- Get an accurate temperature reading with a reliable instant read thermometer (should read 165°F or 74°C). (I recommend the Thermoworks Thermapen One. I’m an affiliate for them because this is the product is easy to use, instantly reliable and so convenient.
Yes. Cool the breasts to room temperature and pat dry with paper towels. Wrap well with freezer paper and freeze for up to 4 months.
When well wrapped, the chicken should keep for 4-5 days in the refrigerator.
Yes. It’s lean, high in protein, low in carbs and relatively low in calories.
No. You’ll need to use a larger skillet so that they’re evenly spaced in the pan (not stacked on top of each other). It may take longer for the liquid to reach the poaching temperature (when you start to see small bubbles around the edge of the pan), but the actual time to poach remains the same 10-12 minutes.
Yes, however, the poaching time will increase to 20 to 25 minutes. Verify on your instant read thermometer that the internal temperature reaches 165° F.
How to use poached chicken breasts
Of course, you can serve this simple poached chicken on its own with a side dish or two. However, because it’s so gently seasoned, you’ll probably want to pair it with something else like a simple aioli, bright fruit salsa, Italian salsa verde or even a brown gravy for dinner.
You can use poached chicken in so many ways. One of my favorites is in chicken salads recipes because the texture is slightly softer and less chewy. Use it in this waldorf chicken salad and this one with mango chutney, or this curried chicken salad recipe.
You can also use poached chicken breasts in any recipe that calls for cooked chicken or rotisserie chicken. Here are a few other ideas:
- Slice the chicken thinly and use it for paninis & sandwiches.
- Dice the poached chicken for use in casseroles.
- Add bite-sized pieces to salads or whole grain bowls.
- Shred the meat for tacos and enchiladas.
- Use it in homemade brunswick stew or this stew with fall vegetables.
- Add it to soups like this Greek lemon one or this easy taco soup.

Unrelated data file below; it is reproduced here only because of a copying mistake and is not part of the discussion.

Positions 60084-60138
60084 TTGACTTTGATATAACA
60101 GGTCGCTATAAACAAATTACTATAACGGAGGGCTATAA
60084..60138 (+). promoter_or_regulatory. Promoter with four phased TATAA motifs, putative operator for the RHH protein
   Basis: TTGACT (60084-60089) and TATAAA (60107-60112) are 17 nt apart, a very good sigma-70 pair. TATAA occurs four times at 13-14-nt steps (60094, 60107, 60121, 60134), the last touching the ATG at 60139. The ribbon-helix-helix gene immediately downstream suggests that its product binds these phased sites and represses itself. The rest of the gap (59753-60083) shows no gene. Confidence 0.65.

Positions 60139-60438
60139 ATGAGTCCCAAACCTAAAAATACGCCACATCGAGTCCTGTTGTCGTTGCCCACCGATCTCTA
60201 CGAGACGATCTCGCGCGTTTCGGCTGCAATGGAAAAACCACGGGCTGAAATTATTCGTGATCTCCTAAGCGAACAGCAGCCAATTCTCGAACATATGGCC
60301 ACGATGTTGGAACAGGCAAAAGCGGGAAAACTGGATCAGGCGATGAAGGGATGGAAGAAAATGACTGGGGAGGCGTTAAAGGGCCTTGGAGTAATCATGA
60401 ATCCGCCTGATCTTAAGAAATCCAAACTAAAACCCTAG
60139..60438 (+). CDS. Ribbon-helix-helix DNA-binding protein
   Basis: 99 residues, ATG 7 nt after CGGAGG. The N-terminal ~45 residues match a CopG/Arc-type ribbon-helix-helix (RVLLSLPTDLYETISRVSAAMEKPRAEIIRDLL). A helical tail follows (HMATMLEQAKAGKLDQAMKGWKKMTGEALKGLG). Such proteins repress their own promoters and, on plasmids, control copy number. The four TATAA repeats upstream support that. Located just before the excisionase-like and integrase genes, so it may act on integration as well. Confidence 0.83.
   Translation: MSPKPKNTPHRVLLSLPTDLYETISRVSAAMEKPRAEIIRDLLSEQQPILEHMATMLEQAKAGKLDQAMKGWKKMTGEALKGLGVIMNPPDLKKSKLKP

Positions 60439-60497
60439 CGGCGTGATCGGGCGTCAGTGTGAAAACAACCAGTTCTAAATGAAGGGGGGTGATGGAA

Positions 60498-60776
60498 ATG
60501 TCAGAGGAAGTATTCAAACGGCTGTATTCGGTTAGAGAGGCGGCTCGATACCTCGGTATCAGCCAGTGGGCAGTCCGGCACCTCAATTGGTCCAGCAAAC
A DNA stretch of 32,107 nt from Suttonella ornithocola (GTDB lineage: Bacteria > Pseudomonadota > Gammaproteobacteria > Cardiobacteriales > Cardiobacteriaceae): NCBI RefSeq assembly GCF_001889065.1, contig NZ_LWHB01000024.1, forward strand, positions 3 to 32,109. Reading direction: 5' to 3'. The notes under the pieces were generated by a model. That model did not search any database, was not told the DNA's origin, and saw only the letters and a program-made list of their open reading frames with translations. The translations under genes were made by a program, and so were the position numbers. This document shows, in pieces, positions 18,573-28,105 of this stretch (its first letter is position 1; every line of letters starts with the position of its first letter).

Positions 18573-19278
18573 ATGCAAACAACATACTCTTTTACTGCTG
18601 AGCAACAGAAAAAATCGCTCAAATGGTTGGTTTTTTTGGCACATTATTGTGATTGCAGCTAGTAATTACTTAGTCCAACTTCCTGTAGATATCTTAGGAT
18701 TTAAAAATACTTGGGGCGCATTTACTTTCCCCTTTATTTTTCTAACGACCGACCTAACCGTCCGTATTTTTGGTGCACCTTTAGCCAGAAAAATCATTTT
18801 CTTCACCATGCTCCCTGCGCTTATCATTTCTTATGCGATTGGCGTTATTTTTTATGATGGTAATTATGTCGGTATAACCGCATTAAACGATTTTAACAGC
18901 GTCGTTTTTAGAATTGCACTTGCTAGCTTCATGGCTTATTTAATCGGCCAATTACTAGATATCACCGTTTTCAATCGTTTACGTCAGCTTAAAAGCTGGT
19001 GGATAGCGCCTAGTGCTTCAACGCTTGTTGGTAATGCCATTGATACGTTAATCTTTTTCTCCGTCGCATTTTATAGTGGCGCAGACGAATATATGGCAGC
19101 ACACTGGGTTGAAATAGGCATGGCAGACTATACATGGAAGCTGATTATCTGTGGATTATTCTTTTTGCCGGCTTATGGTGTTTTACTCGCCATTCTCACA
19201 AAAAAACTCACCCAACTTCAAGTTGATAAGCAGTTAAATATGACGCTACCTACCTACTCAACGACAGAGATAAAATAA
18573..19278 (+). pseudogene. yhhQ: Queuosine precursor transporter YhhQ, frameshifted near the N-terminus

More easy chicken breast recipes:
- Baked Stuffed Chicken Breast Roma
- Pan Roasted Chicken with Dijon Sauce
- Ham and Mushroom Stuffed Chicken Breasts
- Lemon Artichoke Chicken Skillet
- French Orange Dijon Chicken
- Spinach and Cheese Stuffed Chicken
Perfectly Poached Chicken Breasts
- 1 large high sided skillet with lid at least 4" high and about 8-10" wide
- 1 pound boneless skinless chicken breasts
- 1/2 lemon sliced
- 1/2 onion sliced
- 4 sprigs parsley
- 1 teaspoon whole peppercorns
- 1 1/2 cups chicken stock (low sodium if store bought)
- water enough to cover the chicken by about 1 1/2-2"
- Place the chicken breasts in the skillet. Add the sliced lemon, onion, parsley and peppercorns. Pour the chicken stock over the chicken. Add enough water to cover the chicken breasts by 1 1/2-2".
- Turn the heat onto medium and heat the water just until you start to see a few small bubbles appear around the edges of the pan.
- Turn down the heat to a bare simmer — you shouldn't have any bubbles breaching the surface of the poaching liquid. Place the lid halfway onto the skillet and poach for 10-12 minutes or until the chicken is cooked through (use an instant read thermometer to ensure it gets to 165° F.)
- Transfer the chicken to a cutting board and slice or dice as needed. If you're poaching the chicken for later, let it cool for 8-10 minutes, then cover and refrigerate for up to 3 days.